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I have a kitchen faucet that allows water to back flow through the pipes. The way that works is that you turn on the main faucet handle to warm water, then turn off the water at the at the faucet and don't use the sprayer. The faucet in question is this one.

When the main faucet handle is on warm, but the faucet is off, it allows the hot and the cold water to mix. I notice this for example when a hose is turned on outside. I hear water flowing through the kitchen faucet. I think that means that the hot water is getting to the hose through the kitchen faucet.

I can prevent it by turning off the main kitchen faucet. I can also prevent it by having the water temperature set to full hot or full cold at the kitchen faucet, even with it turned on. We'd like to be able to leave the water turned on warm at this faucet so that the sprayer is available easily.

I was thinking that the solution could be check valves. Are there check valves I could install myself, like ones that screw onto the supply lines?

How do I solve the hot and cold water mixing problem at this faucet?

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They make in-line "spring-type" check valves. Commonly found in 1/2" pipe thread, you may need to adapt to install on your hot/cold supply lines, but it certainly is possible to do.

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  • Any advice on figuring out what size and threading I need? The valves under the sink do screw onto the pipe, I think with a pressure nut. Is that NPT threading or something else? – Stephen Ostermiller May 29 '17 at 9:35
  • If your sink is connected with 3/8 hose to the wall stops, you should use a simple 3/8 compression check valve. Shut off the valve at the wall, unscrew hose, screw in check valve and reattach the hose. amazon.com/Brass-016419-25-8-Inch-Compression-Assembly/dp/… – pdd May 29 '17 at 17:27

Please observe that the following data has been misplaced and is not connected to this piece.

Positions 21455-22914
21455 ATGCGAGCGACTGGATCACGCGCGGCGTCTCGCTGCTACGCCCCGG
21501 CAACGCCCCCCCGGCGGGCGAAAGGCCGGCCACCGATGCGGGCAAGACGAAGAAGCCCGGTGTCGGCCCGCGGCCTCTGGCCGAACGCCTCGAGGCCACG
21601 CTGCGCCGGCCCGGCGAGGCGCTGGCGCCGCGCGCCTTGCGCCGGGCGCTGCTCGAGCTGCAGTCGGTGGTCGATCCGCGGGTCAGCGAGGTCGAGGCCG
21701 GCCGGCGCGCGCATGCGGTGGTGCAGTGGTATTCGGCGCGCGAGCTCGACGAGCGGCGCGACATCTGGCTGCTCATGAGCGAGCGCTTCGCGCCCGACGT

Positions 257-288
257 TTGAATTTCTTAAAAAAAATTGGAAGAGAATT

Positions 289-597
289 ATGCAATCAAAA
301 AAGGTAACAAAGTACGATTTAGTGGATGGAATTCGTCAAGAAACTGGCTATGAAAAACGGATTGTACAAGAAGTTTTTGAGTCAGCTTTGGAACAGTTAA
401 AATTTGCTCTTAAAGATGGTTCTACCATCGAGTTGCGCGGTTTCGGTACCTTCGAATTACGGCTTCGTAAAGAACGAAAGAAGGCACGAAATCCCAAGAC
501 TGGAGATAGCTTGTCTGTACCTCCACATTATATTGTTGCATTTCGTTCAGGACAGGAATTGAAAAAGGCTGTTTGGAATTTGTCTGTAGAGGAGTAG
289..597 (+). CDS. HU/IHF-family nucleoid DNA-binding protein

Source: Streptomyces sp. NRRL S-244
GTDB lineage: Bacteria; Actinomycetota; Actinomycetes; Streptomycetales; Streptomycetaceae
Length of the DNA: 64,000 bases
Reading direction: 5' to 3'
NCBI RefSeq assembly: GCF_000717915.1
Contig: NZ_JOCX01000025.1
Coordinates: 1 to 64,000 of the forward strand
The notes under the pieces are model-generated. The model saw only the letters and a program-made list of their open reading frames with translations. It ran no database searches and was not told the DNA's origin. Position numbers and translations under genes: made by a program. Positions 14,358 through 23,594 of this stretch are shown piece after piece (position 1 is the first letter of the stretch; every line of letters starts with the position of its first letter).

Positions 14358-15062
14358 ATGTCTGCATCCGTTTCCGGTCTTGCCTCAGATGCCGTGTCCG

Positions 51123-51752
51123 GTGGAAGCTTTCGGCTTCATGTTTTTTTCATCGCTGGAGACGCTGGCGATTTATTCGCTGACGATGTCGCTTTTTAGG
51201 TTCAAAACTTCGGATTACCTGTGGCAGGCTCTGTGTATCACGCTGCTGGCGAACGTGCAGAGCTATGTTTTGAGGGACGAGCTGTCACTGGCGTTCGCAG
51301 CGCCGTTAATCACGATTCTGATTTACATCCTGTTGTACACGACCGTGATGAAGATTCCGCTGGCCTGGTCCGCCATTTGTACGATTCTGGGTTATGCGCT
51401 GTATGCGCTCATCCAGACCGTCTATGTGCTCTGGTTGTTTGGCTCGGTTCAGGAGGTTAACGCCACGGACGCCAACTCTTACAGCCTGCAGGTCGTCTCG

• Great, those look like exactly what I need. – Stephen Ostermiller May 30 '17 at 10:21
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That does not mean water is flowing through the kitchen mixing valve, merely that the sound of moving water is heard at the kitchen faucet. Turn off the hot cut-off valve for the kitchen faucet. Turn on the outside faucet. I'll bet you still hear the sound of the water, but there cannot be flow from hot to cold or vice versa.

EDIT

Turning the hot cut-off off is only to show that the sound you are hearing is not the sound of flow through the closed kitchen faucet. I'm not suggesting you leave it that way. I think the sound is coming through the cold water pipe.

These single lever faucets can sometimes leak through the cartridge, but it is nearly always a slow peak. If it were doing this, you would just replace the cartridge or use a rebuilt kit with new seals.

EDIT 2

So it really is flowing through the mixing valve! My solution would be to keep the valve in the closed position. This also would prevent the sprayer line from being constantly under pressure.

We don't have that kind of kitchen faucet, but a more basic one and we either use it in full cold or full hot position. With our copper plumbing we can hear the sound of an outside faucet on full through an inside wall and can feel the vibration on the kitchen faucet, even when the faucet valve is off.

Yikes, I had not thought about the possible flow path in your faucet and didn't carefully read your original post! The outside faucets have no flow restriction and if an outside faucet is on the same leg as the kitchen faucet, then turning such an outside faucet on full could lower the pressure on the cold water enough to allow flow from the hot side into the cold side.

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    If I turn off the hot water under the sink, the sound stops. I don't see why it wouldn't flow straight through the cartridge when the cartridge is left full open. – Stephen Ostermiller May 29 '17 at 9:30
  • I think you are right and I was wrong. We don't have that kind of kitchen faucet, but a more basic one and we either use it in full cold or full hot position. Also with our copper plumbing we can hear the sound of an outside faucet on full through a wall and can feel the vibration on the kitchen faucet. I had not thought about the possible flow path in your faucet and didn't carefully read your original post. The outside faucets have no flow restriction so turning one on could lower the pressure on the cold water enough to allow flow from the hot side into the cold side. – Jim Stewart May 29 '17 at 15:41

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